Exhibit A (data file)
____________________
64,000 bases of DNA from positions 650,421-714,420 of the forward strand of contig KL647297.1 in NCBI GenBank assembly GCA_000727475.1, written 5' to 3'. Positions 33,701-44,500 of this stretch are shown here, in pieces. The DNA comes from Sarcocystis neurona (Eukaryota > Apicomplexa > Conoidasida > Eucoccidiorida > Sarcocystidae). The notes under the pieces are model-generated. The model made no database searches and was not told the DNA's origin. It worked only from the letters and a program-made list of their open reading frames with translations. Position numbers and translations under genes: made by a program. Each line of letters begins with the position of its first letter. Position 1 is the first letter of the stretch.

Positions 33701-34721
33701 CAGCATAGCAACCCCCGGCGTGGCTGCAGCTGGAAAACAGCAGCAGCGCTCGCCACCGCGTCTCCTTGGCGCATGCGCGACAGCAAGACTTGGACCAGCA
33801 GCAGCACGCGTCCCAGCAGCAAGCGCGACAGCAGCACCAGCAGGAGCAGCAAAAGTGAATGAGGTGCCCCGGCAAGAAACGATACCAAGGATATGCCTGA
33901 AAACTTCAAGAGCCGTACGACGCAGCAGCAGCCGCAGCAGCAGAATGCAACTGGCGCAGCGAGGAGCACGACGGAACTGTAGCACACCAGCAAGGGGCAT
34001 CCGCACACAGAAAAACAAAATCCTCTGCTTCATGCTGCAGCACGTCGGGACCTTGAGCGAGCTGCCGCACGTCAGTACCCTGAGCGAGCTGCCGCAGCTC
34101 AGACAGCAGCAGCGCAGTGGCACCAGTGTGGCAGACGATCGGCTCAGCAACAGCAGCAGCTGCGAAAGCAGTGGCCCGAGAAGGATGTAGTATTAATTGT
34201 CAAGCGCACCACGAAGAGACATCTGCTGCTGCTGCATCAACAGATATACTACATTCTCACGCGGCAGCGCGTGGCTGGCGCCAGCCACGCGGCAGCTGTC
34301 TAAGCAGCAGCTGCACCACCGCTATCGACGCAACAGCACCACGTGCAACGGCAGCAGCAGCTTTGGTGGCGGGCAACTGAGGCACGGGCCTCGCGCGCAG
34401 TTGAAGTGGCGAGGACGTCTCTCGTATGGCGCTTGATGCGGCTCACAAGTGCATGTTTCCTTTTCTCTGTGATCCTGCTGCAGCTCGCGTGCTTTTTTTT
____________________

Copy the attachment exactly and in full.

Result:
64,000 bases of DNA from positions 650,421-714,420 of the forward strand of contig KL647297.1 in NCBI GenBank assembly GCA_000727475.1, written 5' to 3'. Positions 33,701-44,500 of this stretch are shown here, in pieces. The DNA comes from Sarcocystis neurona (Eukaryota > Apicomplexa > Conoidasida > Eucoccidiorida > Sarcocystidae). The notes under the pieces are model-generated. The model made no database searches and was not told the DNA's origin. It worked only from the letters and a program-made list of their open reading frames with translations. Position numbers and translations under genes: made by a program. Each line of letters begins with the position of its first letter. Position 1 is the first letter of the stretch.

Positions 33701-34721
33701 CAGCATAGCAACCCCCGGCGTGGCTGCAGCTGGAAAACAGCAGCAGCGCTCGCCACCGCGTCTCCTTGGCGCATGCGCGACAGCAAGACTTGGACCAGCA
33801 GCAGCACGCGTCCCAGCAGCAAGCGCGACAGCAGCACCAGCAGGAGCAGCAAAAGTGAATGAGGTGCCCCGGCAAGAAACGATACCAAGGATATGCCTGA
33901 AAACTTCAAGAGCCGTACGACGCAGCAGCAGCCGCAGCAGCAGAATGCAACTGGCGCAGCGAGGAGCACGACGGAACTGTAGCACACCAGCAAGGGGCAT
34001 CCGCACACAGAAAAACAAAATCCTCTGCTTCATGCTGCAGCACGTCGGGACCTTGAGCGAGCTGCCGCACGTCAGTACCCTGAGCGAGCTGCCGCAGCTC
34101 AGACAGCAGCAGCGCAGTGGCACCAGTGTGGCAGACGATCGGCTCAGCAACAGCAGCAGCTGCGAAAGCAGTGGCCCGAGAAGGATGTAGTATTAATTGT
34201 CAAGCGCACCACGAAGAGACATCTGCTGCTGCTGCATCAACAGATATACTACATTCTCACGCGGCAGCGCGTGGCTGGCGCCAGCCACGCGGCAGCTGTC
34301 TAAGCAGCAGCTGCACCACCGCTATCGACGCAACAGCACCACGTGCAACGGCAGCAGCAGCTTTGGTGGCGGGCAACTGAGGCACGGGCCTCGCGCGCAG
34401 TTGAAGTGGCGAGGACGTCTCTCGTATGGCGCTTGATGCGGCTCACAAGTGCATGTTTCCTTTTCTCTGTGATCCTGCTGCAGCTCGCGTGCTTTTTTTT